“There's nothing in our data, other than the sort of financial market jitteriness, that suggests that the fundamentals are changing,” he said.

    According to Blair, the only way to get the kind of growth the Trump administration expects is with more federal spending or more tax cuts, neither of which is especially likely with a divided Congress in the next couple of years.

    “The GDP growth we saw this year was the result of increased fiscal stimulus – stemming largely from increased public spending from the budget agreement earlier this year,” he said. “For stimulus to continue to boost growth, we’d need ever rising spending or ever falling taxes. With the Fed steadily raising rates, including yesterday, and with those higher rates already affecting residential investment, those higher rates will drag more on growth next year without further stimulus to counterbalance them.”

    Even though about four out of five taxpayers are paying less in taxes this year, the TCJA remains unpopular with the general public. An October Gallup Poll found 39 percent approve of the legislation and 38 percent say the tax cuts have helped them financially. Hassett argued the positive effects of the reforms are being felt more strongly than favorability of the law itself suggests.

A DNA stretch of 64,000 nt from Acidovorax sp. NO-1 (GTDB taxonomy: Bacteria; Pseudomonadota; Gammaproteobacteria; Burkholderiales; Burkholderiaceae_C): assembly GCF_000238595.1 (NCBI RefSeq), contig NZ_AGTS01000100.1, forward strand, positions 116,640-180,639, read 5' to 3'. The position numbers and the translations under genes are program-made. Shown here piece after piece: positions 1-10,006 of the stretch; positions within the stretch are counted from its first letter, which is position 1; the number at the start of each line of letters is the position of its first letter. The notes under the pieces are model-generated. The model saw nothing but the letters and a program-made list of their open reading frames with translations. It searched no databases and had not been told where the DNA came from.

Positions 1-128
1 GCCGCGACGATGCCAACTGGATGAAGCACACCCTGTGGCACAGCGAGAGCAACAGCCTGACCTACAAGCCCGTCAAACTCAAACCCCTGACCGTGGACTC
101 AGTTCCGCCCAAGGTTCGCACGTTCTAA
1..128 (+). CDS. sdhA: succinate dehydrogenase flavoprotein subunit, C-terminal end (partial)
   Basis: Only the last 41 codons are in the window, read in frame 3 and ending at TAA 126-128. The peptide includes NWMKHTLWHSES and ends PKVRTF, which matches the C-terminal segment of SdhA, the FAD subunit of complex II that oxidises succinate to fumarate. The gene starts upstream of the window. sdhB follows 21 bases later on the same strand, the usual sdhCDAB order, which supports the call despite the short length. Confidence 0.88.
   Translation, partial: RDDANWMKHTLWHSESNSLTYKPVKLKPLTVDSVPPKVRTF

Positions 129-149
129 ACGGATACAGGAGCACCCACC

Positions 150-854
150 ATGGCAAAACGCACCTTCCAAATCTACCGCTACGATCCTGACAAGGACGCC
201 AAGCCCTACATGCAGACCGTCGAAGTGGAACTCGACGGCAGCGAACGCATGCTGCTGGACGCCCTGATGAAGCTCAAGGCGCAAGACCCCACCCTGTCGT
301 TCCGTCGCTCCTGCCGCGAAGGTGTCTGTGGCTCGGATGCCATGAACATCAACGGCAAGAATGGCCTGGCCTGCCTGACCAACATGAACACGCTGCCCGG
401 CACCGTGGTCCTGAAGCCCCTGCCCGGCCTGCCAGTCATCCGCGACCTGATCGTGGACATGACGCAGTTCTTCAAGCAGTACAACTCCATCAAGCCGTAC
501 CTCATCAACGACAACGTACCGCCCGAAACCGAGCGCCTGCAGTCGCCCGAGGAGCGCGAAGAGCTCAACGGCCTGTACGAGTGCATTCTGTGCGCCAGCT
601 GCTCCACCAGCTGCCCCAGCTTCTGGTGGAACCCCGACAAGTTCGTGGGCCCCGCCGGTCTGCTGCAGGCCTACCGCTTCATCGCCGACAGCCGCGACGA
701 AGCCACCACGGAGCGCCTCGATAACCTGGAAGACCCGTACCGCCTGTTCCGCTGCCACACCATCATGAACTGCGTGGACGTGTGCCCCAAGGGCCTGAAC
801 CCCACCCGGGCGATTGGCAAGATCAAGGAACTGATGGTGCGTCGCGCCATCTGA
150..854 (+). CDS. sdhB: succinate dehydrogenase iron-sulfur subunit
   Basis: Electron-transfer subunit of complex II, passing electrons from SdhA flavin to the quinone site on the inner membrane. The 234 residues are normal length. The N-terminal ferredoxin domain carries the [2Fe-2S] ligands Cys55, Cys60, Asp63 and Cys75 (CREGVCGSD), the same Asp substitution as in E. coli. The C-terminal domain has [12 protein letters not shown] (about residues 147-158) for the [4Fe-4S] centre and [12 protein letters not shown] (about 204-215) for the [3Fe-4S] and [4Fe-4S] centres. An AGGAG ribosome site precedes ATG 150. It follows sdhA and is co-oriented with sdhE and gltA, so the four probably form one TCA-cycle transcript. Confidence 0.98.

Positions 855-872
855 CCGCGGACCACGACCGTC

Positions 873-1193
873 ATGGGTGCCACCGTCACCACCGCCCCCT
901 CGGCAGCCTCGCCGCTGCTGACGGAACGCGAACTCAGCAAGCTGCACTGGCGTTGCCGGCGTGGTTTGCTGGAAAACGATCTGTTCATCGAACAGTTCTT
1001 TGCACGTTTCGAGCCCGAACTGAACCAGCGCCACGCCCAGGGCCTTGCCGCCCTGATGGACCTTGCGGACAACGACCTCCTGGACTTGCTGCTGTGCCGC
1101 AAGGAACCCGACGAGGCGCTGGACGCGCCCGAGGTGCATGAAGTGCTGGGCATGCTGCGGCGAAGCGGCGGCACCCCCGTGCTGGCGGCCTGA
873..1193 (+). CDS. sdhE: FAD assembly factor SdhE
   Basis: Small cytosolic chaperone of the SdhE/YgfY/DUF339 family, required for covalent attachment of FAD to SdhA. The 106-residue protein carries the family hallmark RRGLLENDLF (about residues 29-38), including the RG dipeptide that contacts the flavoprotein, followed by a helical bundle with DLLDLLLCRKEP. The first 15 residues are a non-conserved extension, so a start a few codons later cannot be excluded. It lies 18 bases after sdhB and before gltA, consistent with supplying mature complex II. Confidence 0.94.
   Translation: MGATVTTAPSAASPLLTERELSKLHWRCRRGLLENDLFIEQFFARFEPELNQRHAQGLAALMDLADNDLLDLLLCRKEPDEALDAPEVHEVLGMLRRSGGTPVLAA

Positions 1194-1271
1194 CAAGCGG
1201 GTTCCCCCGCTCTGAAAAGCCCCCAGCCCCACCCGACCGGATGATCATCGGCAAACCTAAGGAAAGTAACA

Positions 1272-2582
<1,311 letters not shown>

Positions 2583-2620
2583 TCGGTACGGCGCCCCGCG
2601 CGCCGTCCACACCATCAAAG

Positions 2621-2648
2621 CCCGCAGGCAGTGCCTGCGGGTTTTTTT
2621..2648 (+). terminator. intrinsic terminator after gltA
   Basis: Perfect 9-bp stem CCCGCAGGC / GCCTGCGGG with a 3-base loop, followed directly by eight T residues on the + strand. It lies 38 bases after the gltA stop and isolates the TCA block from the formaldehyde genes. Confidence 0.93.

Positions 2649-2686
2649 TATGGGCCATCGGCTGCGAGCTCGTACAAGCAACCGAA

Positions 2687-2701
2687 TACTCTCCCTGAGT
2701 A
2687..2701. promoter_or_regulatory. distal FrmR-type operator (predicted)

“We talk a lot about small business sentiment; you know, that’s at an all-time high,” he said. “Consumer sentiment is looking really solid as well.”

    Many companies have taken advantage of a one-time reduced rate for repatriation of overseas funds, but few have turned around and reinvested that money or used it to increase wages. More often, they have used stock buybacks to reward shareholders. Gale cautioned against reading too much into that trend at this point.

    “At first glance at least, that sounds like a bad thing,” he said. “It sounds like companies aren’t investing the money or investing in workers, but the reason that’s a little misleading is the companies that had the opportunity to repatriate funds may not be the same ones that currently have good investment opportunities.”

    According to Kaeding, the impact of any new capital investment spurred by the tax cuts or the repatriation of funds will take a while to funnel down to workers.

    “That’s really a three, a five, a seven-year process. Unfortunately, in politics that’s a very long time,” she said.

    Business investment did increase in the first two quarters of 2018, but it was flat in the third quarter. Blair is skeptical companies are stepping up spending to the degree the bill’s proponents expected.

    “With no change in the behavior that has characterized investment over the couple years before, it doesn’t look to me like the TCJA has been a game-changer for investment,” he said.